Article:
The turning point for Tunisian independence
In 1953, tensions were running high in Tunisia. There were a series of successive attacks and the hero of the independence struggle, Habib Bourguiba, was in prison.
One of those close to him, Mohammed Masmoudi, was invited to an Initiatives of Change conference in Caux, Switzerland. He was in exile in France under police surveillance, having been arrested several times. On arrival in Caux he said, ‘My heart is full of hatred like a stick of dynamite’. But the evidence he saw there of reconciliation between Germans and French presented him with decision whether to take the same path. ‘If this has been possible between France and Germany’, he said, ‘it can happen between France and my country. I leave here free of all prejudice against the French’.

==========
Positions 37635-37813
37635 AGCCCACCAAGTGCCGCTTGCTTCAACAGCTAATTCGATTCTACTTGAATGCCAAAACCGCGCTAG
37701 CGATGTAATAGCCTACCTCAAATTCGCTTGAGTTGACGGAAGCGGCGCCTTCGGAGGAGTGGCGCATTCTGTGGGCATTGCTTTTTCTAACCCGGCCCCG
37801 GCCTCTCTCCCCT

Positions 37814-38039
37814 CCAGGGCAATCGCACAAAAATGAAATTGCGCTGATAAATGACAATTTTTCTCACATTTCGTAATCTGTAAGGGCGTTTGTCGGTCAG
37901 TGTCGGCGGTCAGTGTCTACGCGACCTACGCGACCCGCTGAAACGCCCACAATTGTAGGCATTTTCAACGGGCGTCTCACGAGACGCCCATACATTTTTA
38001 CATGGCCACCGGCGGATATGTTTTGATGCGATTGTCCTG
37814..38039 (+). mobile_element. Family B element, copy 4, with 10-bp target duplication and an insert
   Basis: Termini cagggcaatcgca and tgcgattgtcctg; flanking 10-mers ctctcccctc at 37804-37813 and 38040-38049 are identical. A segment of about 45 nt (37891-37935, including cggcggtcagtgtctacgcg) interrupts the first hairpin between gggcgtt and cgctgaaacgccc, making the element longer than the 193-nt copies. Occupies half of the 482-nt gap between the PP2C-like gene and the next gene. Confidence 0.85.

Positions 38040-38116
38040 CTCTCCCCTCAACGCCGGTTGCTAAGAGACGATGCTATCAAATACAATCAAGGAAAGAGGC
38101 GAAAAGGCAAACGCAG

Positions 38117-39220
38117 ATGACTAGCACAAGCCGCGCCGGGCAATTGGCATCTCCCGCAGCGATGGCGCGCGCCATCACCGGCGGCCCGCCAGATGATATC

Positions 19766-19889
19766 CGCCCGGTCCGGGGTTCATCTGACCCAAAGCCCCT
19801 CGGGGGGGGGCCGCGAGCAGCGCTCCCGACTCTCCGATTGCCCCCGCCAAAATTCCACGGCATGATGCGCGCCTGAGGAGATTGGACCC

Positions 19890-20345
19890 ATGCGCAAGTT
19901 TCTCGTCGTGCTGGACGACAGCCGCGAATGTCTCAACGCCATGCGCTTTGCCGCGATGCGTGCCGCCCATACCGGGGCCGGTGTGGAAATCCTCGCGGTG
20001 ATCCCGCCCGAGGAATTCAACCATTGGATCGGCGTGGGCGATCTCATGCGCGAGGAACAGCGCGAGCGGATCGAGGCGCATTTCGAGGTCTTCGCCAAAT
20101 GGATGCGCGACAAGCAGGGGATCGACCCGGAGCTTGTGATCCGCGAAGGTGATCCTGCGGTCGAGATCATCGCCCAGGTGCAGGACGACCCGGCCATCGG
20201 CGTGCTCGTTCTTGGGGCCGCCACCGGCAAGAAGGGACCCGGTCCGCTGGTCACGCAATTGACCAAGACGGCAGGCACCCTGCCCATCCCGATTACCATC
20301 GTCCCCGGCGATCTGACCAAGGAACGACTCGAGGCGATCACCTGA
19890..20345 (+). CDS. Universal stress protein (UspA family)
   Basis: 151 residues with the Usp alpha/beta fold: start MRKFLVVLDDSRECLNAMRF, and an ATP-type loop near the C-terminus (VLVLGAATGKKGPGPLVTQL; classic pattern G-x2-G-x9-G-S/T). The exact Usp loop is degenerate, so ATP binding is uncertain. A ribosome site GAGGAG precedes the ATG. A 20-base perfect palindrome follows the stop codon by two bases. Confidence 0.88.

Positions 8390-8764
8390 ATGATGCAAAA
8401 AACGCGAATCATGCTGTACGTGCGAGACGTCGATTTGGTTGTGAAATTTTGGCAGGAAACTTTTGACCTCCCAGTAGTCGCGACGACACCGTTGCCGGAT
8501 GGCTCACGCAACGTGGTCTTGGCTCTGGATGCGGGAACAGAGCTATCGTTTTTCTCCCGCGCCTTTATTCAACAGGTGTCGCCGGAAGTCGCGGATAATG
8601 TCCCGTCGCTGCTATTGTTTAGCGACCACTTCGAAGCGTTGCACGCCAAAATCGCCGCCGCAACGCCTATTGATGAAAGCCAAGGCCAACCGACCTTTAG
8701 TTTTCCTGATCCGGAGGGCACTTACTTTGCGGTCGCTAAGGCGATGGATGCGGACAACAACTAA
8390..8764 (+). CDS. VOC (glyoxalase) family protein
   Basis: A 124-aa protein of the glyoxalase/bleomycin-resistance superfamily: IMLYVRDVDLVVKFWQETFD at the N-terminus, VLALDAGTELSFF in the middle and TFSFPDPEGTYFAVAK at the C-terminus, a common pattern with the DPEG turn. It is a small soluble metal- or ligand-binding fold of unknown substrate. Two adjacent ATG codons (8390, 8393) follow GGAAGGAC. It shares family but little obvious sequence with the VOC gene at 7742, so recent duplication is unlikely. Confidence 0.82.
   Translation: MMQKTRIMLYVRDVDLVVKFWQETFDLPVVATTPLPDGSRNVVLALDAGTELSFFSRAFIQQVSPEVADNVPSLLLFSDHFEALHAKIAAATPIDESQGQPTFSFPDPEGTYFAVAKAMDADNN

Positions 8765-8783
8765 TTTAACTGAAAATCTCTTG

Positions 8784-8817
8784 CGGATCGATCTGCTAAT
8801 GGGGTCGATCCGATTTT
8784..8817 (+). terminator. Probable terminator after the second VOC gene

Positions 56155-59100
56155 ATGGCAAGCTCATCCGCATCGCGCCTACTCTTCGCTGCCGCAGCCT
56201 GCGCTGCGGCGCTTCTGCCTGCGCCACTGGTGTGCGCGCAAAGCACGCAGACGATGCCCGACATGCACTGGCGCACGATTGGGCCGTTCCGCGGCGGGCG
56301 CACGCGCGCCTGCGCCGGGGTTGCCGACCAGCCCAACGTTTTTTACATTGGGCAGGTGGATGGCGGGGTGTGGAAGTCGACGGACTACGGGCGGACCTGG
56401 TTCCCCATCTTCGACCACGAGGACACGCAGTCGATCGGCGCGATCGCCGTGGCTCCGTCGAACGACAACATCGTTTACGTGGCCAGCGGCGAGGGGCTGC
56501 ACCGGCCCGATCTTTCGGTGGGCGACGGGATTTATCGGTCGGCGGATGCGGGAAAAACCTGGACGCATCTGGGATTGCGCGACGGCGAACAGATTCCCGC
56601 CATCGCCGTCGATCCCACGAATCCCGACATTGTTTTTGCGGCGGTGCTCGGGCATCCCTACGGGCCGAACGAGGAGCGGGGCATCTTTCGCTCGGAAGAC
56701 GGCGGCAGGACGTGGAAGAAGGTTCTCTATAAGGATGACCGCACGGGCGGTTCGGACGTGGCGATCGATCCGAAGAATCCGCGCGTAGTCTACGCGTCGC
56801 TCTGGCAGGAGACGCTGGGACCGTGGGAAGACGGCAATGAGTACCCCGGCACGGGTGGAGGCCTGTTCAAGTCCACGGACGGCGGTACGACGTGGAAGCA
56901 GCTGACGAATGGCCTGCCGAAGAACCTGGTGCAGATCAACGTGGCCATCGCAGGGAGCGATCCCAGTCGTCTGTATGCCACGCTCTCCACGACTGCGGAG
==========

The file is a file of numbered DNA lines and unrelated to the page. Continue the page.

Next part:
Back in France, his political friends noticed the change in him. One of them was Pierre Mendès-France, who became president of the committee trying to find a joint solution to the Tunisia problem. A few weeks later, Mendes-France flew to Tunis to propose a start to negotiations on internal autonomy for the country. Masmoudi was one of the negotiators. Later, Masmoudi met the chief French negotiator, Jean Basdevant, at a dinner held at the IofC centre in Boulogne, Paris. The trust established between them did not falter throughout the negotiations leading to independence. In 1956, while leading the first Tunisian delegation to the United Nations in New York, President Bourguiba declared, ‘The world must be told what Moral Re-Armament [as IofC was then known] has done for our country.’
Further information can be found in The Forgiveness Factor, by Michael Henderson.